• O. phlogopappa subsp. phlogopappa (Labill.) DC. a small shrub with a dense or open habit 1–3 m (3.3–9.8 ft) high and 1–2 m (3.3–6.6 ft) wide. Smaller branches are white to greyish and underside of leaves has a thick covering of small star-shaped hairs. The grey-green leaves are narrowly egg-shaped with toothed edges and a rounded apex. White flowers appear in clusters 25 mm (0.98 in) wide mainly at the end of branches. Flowering occurs from September to January.
  • O. phlogopappa subsp. salicina Messina is an erect slender shrub to 2 m (6.6 ft) high. The leaves have a textured surface, lance to narrow-linear, 27–150 mm (1.1–5.9 in) long and 4–12 mm (0.16–0.47 in) wide with a smooth leaf margin. The green upper leaf surface has numerous to sparsely dispersed star shaped glandular hairs. The leaf underside is cream or white with either several or thickly matted star-shaped hairs with a varying number of glands and a smooth margin. Subspecies salicina is differentiated from other species by its obscure secondary veins and the dense covering of glands on leaves that have an unpleasant aroma when crushed. Flowers are usually in a loose clusters at the end of branchlets. Flowers from October to December.
  • O. phlogopappa subsp. serrata Messina is a small shrub to 1 m (3.3 ft) high sometimes with suckering roots. The leaves are egg-shaped, 8–22.5 mm (0.31–0.89 in) long and 3.3–9 mm (0.13–0.35 in) wide with slanting toothed edges. The topside of the leaves is yellowish-green or green becoming smooth as they age. The underside of the leaf when young may be yellowish but generally white, cream or grey. Leaves are thickly covered with star-shaped hairs but without glands on a stalk 0.3–2.5 mm (0.012–0.098 in) long. The flowers are single or in a cluster of 2-3 flowers at the end of branches. Flowers from November to January.
  • O. phlogopappa subsp. subrepanda (Hook.f) Messina

Distribution and habitat

Olearia phlogopappa is wide spread and common from coast to mountains, found in both dry and wet sclerophyll forests. Found in eastern New South Wales, Victoria, and Tasmania.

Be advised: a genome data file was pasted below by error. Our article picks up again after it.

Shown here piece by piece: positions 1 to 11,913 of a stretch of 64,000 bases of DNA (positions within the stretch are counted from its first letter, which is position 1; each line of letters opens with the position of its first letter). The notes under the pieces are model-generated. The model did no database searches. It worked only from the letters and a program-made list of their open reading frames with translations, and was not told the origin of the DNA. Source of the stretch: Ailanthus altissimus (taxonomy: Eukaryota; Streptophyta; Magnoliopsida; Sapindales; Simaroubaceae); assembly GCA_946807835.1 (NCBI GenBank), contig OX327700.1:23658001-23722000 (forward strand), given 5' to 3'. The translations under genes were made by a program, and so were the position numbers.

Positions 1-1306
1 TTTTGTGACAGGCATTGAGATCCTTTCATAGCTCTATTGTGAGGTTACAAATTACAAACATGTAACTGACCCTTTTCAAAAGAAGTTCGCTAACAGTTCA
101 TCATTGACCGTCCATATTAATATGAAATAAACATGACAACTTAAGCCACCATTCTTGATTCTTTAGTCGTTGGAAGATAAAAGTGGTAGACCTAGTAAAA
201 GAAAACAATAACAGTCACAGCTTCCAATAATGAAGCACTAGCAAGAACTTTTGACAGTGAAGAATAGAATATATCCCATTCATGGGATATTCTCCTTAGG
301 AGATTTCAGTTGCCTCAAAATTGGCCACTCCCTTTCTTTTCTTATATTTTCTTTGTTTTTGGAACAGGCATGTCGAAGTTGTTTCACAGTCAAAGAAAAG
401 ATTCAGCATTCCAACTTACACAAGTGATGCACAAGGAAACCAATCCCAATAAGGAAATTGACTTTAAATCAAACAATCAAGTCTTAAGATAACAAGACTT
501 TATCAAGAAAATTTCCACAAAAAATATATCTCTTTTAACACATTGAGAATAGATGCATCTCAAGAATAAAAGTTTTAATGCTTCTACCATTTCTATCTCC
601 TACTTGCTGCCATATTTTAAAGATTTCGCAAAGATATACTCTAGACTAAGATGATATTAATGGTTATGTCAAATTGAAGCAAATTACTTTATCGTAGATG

The genus Olearia is found in Australia, New Zealand and New Guinea and has about 130 species native to Australia.

  • Subspecies continentalis grows in scattered locations in NSW and is common in Victoria, growing in moist to wet forest.
  • Subspecies flavescens is found in NSW, widespread in Victoria in alpine and subalpine locations. Growing in heath, scrubland and rocky areas.
  • Subspecies insularis grows in Victoria and Tasmania. Usually found growing in coastal heath, deep sand or sand dunes.
  • Subspecies phlogopappa grows in Victoria in moist to wet situations with good drainage.
  • Subspecies salicina restricted location in Victoria and Tasmania growing mostly in either wet forests to dry woodland.
  • Subspecies serrata is found in Victoria and NSW with restricted distribution. Grows on slopes and close to headwaters in open heath near Eucalypt woodlands.


The species withstands moderate frost and drought, but prefers moist conditions and a well-drained soil in a sunny position, flowering reduced with part shaded positions. Pruning is required to stop plants becoming spindly. Propagate from seed or tip cuttings.


A number of cultivars are commercially available including:

  • 'Comber's Blue'
  • 'Comber's Mauve'
  • 'Comber's Pink'
  • 'Exbury White'
  • pink-flowered
  • 'Rosea'
  • 'Sawtooth'
  • 'Splendens Group'
  • 'Tournaig Titch'